“I do think so. The one big problem is that there is not much depth. There are about a dozen really good women fighters. Taylor, Serrano, Shields, Marshall, Mayer, Baumgardner, McCaskill, Cameron, Jonas and a few others are all excellent. But the pool is small and it will take time to develop women’s boxing. But I think many girls and young women will have been inspired by what happened in the Garden. Taylor and Serrano are two great fighters. Their gender did not matter once the first bell rang. I think the popularity of women’s boxing will grow….but we need to be patient too.”
The fight for acceptance and equality has been long and hard, and at times it looked like being a losing battle. It took a court case to end the prehistoric views of the British Boxing Board of Control, and even then, it was just the start of the fight:
“We need to remember that it was only in 1998 that the great pioneer, Jane Couch, won her case in court against the British Boxing Board of Control. She became the first woman in Britain to be granted a license to box professionally. Until then women’s boxing was banned. It seems absurd to remember that, until then, women were considered too fragile and “emotionally unstable” to box. Jane suffered a great deal and she and other pioneers in America helped pave the way for what we saw last weekend. So the difference is vast.”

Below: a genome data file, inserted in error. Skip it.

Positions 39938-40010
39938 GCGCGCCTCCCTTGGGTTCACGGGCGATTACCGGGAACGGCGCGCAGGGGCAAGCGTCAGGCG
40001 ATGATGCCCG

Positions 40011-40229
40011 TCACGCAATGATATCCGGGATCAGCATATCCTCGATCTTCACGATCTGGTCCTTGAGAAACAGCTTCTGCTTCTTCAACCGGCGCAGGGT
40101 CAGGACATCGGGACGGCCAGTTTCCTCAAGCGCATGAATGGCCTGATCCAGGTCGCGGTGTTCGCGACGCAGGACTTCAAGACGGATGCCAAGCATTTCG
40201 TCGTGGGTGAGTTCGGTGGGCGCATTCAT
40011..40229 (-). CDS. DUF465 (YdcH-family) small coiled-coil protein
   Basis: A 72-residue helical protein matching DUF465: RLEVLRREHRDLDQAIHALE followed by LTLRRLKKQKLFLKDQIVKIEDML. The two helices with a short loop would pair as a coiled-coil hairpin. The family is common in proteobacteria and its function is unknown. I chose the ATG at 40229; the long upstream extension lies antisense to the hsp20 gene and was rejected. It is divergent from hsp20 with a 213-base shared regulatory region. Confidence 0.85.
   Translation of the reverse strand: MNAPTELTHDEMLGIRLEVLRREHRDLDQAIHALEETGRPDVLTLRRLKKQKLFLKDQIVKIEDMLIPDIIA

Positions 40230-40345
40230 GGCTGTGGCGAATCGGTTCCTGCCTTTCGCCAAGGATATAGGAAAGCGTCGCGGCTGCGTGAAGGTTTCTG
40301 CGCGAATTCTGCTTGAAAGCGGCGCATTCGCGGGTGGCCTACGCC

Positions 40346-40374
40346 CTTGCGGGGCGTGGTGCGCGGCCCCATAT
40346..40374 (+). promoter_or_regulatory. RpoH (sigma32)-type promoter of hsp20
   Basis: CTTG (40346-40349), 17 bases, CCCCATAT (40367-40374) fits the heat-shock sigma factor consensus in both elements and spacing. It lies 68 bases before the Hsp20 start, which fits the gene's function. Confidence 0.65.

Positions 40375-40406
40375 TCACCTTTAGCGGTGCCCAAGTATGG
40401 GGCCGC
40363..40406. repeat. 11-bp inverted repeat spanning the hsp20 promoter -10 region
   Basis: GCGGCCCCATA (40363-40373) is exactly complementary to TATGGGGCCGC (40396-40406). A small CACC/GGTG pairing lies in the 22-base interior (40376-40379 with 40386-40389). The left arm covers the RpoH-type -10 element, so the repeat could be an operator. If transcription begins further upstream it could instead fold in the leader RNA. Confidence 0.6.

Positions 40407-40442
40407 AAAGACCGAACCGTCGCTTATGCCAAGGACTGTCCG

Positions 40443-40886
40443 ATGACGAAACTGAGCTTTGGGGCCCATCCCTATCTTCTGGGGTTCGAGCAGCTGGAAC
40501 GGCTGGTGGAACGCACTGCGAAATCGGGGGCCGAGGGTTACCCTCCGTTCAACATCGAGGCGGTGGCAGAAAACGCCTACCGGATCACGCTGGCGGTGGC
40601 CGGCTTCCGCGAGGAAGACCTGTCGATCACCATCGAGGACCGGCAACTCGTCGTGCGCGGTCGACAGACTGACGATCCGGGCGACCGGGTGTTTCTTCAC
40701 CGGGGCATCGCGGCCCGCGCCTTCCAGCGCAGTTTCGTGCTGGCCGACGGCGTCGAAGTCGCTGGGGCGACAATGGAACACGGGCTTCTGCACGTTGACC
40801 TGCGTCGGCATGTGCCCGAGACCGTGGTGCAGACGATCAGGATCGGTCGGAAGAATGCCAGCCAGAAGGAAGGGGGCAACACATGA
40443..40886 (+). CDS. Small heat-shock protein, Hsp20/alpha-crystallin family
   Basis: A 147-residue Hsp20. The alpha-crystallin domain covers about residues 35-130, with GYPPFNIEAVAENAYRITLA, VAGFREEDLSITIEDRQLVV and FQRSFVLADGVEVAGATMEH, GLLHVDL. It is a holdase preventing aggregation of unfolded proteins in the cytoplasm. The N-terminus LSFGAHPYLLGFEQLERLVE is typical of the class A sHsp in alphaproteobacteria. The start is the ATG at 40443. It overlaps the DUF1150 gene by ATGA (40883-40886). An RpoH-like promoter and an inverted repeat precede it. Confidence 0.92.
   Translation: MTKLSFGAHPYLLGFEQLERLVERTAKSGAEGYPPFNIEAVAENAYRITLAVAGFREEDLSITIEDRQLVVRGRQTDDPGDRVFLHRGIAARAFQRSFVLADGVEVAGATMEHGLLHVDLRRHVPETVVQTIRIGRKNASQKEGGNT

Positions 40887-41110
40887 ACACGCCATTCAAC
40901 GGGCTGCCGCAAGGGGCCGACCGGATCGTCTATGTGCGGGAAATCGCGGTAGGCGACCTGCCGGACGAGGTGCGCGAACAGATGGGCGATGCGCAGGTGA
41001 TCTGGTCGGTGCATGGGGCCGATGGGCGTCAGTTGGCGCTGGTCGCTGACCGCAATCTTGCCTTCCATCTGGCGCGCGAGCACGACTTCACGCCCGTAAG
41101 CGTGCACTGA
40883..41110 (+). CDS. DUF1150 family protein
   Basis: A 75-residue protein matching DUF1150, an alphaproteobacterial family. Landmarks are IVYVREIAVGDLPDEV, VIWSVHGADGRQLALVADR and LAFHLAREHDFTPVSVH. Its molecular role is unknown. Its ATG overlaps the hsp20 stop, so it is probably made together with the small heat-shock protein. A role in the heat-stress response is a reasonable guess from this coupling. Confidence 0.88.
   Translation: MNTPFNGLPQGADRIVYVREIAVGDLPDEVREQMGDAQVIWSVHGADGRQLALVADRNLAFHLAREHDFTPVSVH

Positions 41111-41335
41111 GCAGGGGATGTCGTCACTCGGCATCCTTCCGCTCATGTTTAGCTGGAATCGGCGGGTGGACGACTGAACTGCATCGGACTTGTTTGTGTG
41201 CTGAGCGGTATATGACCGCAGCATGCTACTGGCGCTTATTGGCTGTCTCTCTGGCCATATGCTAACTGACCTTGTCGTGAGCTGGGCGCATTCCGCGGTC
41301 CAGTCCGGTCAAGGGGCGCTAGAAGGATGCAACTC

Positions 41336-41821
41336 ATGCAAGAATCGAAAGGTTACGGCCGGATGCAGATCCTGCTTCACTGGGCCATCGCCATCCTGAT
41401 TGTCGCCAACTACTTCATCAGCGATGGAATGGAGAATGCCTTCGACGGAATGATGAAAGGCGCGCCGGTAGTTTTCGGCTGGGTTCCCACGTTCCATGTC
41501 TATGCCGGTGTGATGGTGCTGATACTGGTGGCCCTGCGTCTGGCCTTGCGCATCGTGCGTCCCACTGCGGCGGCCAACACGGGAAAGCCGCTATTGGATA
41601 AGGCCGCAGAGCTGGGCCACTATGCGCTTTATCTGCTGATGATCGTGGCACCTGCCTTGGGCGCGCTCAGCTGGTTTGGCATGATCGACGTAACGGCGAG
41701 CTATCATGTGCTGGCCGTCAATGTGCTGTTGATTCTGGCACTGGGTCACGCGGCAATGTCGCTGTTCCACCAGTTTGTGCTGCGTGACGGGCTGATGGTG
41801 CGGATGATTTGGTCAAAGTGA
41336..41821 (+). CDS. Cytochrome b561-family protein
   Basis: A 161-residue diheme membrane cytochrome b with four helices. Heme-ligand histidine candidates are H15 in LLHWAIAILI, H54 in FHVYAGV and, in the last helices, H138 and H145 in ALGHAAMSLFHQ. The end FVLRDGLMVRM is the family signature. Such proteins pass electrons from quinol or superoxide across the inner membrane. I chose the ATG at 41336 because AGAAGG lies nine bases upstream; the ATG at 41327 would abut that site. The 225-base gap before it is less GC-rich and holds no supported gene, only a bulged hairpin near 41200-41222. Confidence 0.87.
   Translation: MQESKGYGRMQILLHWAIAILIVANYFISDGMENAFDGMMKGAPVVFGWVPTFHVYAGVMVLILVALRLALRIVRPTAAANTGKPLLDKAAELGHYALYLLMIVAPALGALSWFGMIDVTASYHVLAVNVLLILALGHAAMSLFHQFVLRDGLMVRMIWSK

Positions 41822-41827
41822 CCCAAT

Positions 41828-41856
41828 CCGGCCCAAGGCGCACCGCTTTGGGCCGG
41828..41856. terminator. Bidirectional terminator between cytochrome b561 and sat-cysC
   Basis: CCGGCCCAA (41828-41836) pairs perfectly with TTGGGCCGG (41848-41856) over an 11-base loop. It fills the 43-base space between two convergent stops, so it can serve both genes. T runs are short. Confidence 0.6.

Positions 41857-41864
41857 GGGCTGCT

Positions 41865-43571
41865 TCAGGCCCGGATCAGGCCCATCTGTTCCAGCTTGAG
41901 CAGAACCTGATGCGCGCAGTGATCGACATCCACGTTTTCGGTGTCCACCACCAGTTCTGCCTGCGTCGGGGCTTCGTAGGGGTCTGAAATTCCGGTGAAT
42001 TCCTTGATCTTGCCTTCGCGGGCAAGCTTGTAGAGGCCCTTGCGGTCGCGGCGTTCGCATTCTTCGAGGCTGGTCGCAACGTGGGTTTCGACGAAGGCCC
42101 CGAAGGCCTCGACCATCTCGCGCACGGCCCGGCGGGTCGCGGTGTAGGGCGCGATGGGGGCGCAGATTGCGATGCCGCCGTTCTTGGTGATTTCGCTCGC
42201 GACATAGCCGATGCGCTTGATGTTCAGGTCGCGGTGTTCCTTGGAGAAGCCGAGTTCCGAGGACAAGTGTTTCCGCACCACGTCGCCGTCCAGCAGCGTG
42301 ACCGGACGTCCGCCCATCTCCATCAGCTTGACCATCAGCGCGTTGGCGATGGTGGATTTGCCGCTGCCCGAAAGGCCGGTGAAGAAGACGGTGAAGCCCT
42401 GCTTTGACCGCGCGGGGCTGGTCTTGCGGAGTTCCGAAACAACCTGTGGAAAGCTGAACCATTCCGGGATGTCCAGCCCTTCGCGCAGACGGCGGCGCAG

What Couch so bravely started Katie Taylor revived in 2016 when she turned professional. Taylor opened many doors, and now she has opened every door:
“Katie is hugely important. She is the most famous sports personality in Ireland and she helped transform the perception of women’s boxing more than anyone. She is also revered in American and British boxing now. Katie is a great champion.”
Women’s boxing is in a good place. A very good place. Claressa Shields and Savannah Marshall will look to replicate the history-making fight in New York later this year and Mikaela Mayer and Alycia Baumgardner is way too good a fight to be lost because of political shenanigans. Both fights are not signed and sealed yet, but they must be delivered. There are others, Natasha Jonas and Hannah Rankin look set to clash in the fall, an unlikely fight only a few months ago, now it is a tantalisingly good fight with much intrigue and one that will be built on respect. Chantelle Cameron a fighter almost criminally going under the radar surely can’t be ignored for the major fights much longer. There are now a plethora of elite amateurs like the Olympic Gold medallist Lauren Price turning over, and more will follow. We might as McRae suggests need a little patience, but the sport is getting there and at some pace.
Photo Credit: Ed Mulholland/Matchroom